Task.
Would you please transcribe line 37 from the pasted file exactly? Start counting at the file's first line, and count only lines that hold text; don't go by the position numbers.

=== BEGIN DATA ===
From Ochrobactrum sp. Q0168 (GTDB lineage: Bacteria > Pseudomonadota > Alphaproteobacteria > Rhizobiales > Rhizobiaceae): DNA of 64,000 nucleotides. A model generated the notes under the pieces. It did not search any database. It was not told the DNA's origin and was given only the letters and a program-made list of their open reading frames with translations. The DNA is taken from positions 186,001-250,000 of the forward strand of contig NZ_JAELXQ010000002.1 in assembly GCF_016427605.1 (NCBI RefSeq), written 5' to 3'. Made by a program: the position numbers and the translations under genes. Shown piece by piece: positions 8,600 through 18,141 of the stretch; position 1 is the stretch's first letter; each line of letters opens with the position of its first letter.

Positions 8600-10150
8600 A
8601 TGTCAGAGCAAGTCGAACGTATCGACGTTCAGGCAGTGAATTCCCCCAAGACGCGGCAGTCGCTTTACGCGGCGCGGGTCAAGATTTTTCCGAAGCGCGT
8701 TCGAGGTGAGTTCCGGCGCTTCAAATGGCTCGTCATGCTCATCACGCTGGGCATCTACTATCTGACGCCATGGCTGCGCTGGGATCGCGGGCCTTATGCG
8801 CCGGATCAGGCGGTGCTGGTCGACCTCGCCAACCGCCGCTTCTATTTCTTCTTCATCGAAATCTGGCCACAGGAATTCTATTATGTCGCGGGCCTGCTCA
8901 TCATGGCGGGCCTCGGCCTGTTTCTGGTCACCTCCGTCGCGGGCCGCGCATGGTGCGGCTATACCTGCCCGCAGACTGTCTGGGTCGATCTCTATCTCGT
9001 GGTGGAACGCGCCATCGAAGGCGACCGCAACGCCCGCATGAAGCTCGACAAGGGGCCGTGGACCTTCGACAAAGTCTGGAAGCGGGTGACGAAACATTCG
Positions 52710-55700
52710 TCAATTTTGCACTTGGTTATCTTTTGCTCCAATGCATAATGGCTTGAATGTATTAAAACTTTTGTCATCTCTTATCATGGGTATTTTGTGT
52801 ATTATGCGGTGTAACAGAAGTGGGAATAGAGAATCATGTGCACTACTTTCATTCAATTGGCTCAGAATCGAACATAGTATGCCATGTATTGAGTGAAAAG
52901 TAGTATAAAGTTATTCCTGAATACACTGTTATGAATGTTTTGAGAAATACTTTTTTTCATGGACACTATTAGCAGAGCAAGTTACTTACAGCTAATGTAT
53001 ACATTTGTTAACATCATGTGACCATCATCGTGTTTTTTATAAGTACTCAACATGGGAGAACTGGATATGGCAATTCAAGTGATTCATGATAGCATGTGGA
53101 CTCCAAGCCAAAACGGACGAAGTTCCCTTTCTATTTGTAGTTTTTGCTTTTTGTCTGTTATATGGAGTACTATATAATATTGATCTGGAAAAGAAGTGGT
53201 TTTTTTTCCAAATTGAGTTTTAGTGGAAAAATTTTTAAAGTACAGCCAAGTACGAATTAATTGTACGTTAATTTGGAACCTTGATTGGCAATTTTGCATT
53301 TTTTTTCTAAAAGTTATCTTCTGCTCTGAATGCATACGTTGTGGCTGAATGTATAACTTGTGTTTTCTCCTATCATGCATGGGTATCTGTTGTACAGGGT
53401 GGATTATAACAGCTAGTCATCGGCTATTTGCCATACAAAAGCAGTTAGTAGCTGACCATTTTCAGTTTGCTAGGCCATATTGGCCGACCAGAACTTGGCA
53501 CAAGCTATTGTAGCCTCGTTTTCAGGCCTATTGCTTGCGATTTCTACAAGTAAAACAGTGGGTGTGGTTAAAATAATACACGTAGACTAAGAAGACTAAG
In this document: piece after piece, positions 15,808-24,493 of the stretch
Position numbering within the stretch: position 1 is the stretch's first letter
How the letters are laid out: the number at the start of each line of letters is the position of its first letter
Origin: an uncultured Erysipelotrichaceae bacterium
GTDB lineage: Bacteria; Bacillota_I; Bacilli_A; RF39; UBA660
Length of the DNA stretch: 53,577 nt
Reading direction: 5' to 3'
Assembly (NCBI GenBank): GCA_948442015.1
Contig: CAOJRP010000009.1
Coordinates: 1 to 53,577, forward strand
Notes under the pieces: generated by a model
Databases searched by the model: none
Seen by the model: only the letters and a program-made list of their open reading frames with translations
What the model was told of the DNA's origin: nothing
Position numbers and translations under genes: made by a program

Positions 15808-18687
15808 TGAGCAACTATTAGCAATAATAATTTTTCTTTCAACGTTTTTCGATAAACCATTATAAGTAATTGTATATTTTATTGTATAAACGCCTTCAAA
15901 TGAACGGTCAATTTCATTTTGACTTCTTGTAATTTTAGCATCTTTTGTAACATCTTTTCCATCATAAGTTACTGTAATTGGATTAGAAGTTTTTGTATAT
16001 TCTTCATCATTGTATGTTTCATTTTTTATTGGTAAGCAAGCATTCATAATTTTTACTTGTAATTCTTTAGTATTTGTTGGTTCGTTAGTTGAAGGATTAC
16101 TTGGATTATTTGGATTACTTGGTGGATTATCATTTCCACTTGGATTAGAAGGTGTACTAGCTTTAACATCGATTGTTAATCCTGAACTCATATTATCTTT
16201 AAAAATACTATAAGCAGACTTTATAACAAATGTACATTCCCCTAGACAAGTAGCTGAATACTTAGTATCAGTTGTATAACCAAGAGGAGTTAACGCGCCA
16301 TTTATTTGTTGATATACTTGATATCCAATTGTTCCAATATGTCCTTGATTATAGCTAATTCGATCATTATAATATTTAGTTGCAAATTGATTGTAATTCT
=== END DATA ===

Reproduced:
16001 TCTTCATCATTGTATGTTTCATTTTTTATTGGTAAGCAAGCATTCATAATTTTTACTTGTAATTCTTTAGTATTTGTTGGTTCGTTAGTTGAAGGATTAC